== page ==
Thailand called out by UN expert to cease targeting activists and protestors on behest of the Royal Insult Law
The UN’s special rapporteur for freedom of assembly has urged the Thailand authorities to stop targeting pro-democracy protestors in the country under directives of the draconian law, and to instead open a channel for dialogue.
The UN expert, Clement Voule relayed that he has made a written communication with the Thai government expressing alarm at the fierce use of lese-majesty law against protestors which include 16 years old youngsters.
Till now 37 Thai people have been charged of insulting the Thai monarchy with offences ranging from traditional dress wearing which is deemed to be worn by royals, to giving public speeches arguing about the wealth and power of king to be curbed.
Voule said, “It is legitimate for people to start discussing where their country is going and what kind of future they want. Stopping people from raising their legitimate concerns is not acceptable.”
At the request of monarch of Thailand, the lese-majority law was not being practiced since 2018, but was revived in last few months after youth protested calling for a more “accountable royal family.” The law is rather draconian and notorious due to its random use leading to imposing of severe sentences. According to the law, anyone who “defames, insults or threatens the king, queen, heir — apparent or regent” can be charged to face between 3 to 15 years per charge.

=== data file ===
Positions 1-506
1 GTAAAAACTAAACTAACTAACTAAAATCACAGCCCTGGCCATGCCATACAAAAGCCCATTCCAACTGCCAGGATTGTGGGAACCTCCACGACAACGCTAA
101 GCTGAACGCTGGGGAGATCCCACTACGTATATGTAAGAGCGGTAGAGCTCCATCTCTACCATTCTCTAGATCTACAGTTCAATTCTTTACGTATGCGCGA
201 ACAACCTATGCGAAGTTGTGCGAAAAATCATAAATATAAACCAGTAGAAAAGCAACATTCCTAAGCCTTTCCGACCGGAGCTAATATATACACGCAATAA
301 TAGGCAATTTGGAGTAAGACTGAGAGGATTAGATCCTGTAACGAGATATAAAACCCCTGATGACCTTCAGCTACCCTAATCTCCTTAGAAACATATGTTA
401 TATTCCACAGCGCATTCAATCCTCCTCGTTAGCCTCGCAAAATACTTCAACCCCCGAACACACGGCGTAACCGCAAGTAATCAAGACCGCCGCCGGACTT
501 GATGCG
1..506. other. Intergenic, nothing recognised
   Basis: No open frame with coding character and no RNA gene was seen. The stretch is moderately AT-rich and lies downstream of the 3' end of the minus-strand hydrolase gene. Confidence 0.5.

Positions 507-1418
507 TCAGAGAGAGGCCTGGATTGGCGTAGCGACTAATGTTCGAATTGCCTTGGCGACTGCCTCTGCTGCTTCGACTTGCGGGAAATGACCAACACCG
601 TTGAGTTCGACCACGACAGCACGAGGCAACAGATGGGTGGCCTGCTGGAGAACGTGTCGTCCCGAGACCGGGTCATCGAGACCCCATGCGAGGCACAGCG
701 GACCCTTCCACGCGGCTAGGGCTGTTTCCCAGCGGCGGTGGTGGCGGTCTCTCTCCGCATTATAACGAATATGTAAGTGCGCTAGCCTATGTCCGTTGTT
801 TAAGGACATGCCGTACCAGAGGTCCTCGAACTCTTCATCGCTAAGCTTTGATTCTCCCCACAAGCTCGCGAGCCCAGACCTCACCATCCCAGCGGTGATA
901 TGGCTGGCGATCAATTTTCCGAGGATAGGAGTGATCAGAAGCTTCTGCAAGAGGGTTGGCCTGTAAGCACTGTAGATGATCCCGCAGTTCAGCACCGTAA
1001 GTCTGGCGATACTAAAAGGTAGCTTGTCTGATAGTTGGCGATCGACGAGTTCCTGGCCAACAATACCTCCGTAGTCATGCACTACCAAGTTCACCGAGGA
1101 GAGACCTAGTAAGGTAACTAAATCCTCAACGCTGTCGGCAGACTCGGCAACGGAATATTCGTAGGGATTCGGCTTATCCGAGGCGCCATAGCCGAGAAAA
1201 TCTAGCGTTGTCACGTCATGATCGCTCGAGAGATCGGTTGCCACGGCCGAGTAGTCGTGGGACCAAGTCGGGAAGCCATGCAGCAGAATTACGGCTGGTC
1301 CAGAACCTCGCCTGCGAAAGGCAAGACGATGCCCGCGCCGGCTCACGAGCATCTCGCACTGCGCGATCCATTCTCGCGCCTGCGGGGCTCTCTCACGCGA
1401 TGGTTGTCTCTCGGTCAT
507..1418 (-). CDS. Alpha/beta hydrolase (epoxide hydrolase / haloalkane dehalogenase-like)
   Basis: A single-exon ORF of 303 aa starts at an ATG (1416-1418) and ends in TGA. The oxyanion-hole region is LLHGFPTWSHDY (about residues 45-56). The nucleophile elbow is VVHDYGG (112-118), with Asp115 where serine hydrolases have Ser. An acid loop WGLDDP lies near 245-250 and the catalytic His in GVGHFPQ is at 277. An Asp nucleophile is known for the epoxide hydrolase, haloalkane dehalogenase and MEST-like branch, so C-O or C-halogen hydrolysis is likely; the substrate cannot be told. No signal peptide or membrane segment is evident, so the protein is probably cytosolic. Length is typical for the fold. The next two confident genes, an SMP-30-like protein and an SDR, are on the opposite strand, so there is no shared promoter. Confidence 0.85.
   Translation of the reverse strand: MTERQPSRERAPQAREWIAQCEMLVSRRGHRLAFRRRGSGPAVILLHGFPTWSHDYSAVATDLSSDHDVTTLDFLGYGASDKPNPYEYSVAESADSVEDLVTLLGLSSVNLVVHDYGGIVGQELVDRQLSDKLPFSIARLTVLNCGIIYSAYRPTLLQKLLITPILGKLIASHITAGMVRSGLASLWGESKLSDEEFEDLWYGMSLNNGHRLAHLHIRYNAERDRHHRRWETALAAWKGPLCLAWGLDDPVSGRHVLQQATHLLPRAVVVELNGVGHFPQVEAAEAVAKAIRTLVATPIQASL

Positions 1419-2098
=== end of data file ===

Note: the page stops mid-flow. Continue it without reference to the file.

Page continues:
The human rights experts point out that prosecutors and police are often seen reluctant to reject any complains made under the law, due to its politicized nature. They fear that they might be accused of disloyalty if they fail to take action against these complains.
Noticeable protest leaders are usually seen to face rather high number of charges. These include prominent student activists Parit Chiwarak, who faces 12 charges, and Panusaya Sithijirawattanakul who is facing six charges. Anon Nampa, a human rights lawyer, is also facing 8 charges. They have been charged for giving speeches calling out power curbing of the royal family.